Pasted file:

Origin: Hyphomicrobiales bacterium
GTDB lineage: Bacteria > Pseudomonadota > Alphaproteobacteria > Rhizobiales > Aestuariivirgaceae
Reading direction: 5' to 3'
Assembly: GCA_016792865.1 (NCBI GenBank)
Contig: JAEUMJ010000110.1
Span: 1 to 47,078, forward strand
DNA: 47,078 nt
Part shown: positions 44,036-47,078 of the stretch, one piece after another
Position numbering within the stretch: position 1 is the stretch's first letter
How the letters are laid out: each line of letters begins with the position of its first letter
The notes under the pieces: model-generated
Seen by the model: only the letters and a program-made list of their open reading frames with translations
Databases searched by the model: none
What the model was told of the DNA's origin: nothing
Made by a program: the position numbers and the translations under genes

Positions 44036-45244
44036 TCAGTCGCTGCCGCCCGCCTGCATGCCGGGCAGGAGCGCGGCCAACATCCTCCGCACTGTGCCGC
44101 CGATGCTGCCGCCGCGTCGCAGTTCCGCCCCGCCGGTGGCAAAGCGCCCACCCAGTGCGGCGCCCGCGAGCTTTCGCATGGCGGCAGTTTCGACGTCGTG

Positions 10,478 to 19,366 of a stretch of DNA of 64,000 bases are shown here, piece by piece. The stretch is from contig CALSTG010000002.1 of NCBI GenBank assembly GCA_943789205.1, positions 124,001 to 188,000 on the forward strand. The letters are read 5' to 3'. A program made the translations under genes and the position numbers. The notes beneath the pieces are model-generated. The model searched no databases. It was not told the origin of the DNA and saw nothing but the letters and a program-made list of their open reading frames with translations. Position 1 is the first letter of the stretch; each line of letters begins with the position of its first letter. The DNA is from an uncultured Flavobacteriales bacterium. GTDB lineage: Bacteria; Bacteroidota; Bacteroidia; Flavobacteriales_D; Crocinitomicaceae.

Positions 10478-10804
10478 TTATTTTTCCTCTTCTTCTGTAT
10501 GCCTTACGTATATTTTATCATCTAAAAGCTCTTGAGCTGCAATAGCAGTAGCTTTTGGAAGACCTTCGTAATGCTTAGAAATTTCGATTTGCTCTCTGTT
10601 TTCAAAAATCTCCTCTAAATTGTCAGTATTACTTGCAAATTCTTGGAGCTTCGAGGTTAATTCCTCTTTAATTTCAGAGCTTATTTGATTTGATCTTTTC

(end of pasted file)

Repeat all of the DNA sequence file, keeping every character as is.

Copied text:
Origin: Hyphomicrobiales bacterium
GTDB lineage: Bacteria > Pseudomonadota > Alphaproteobacteria > Rhizobiales > Aestuariivirgaceae
Reading direction: 5' to 3'
Assembly: GCA_016792865.1 (NCBI GenBank)
Contig: JAEUMJ010000110.1
Span: 1 to 47,078, forward strand
DNA: 47,078 nt
Part shown: positions 44,036-47,078 of the stretch, one piece after another
Position numbering within the stretch: position 1 is the stretch's first letter
How the letters are laid out: each line of letters begins with the position of its first letter
The notes under the pieces: model-generated
Seen by the model: only the letters and a program-made list of their open reading frames with translations
Databases searched by the model: none
What the model was told of the DNA's origin: nothing
Made by a program: the position numbers and the translations under genes

Positions 44036-45244
44036 TCAGTCGCTGCCGCCCGCCTGCATGCCGGGCAGGAGCGCGGCCAACATCCTCCGCACTGTGCCGC
44101 CGATGCTGCCGCCGCGTCGCAGTTCCGCCCCGCCGGTGGCAAAGCGCCCACCCAGTGCGGCGCCCGCGAGCTTTCGCATGGCGGCAGTTTCGACGTCGTG

Positions 10,478 to 19,366 of a stretch of DNA of 64,000 bases are shown here, piece by piece. The stretch is from contig CALSTG010000002.1 of NCBI GenBank assembly GCA_943789205.1, positions 124,001 to 188,000 on the forward strand. The letters are read 5' to 3'. A program made the translations under genes and the position numbers. The notes beneath the pieces are model-generated. The model searched no databases. It was not told the origin of the DNA and saw nothing but the letters and a program-made list of their open reading frames with translations. Position 1 is the first letter of the stretch; each line of letters begins with the position of its first letter. The DNA is from an uncultured Flavobacteriales bacterium. GTDB lineage: Bacteria; Bacteroidota; Bacteroidia; Flavobacteriales_D; Crocinitomicaceae.

Positions 10478-10804
10478 TTATTTTTCCTCTTCTTCTGTAT
10501 GCCTTACGTATATTTTATCATCTAAAAGCTCTTGAGCTGCAATAGCAGTAGCTTTTGGAAGACCTTCGTAATGCTTAGAAATTTCGATTTGCTCTCTGTT
10601 TTCAAAAATCTCCTCTAAATTGTCAGTATTACTTGCAAATTCTTGGAGCTTCGAGGTTAATTCCTCTTTAATTTCAGAGCTTATTTGATTTGATCTTTTC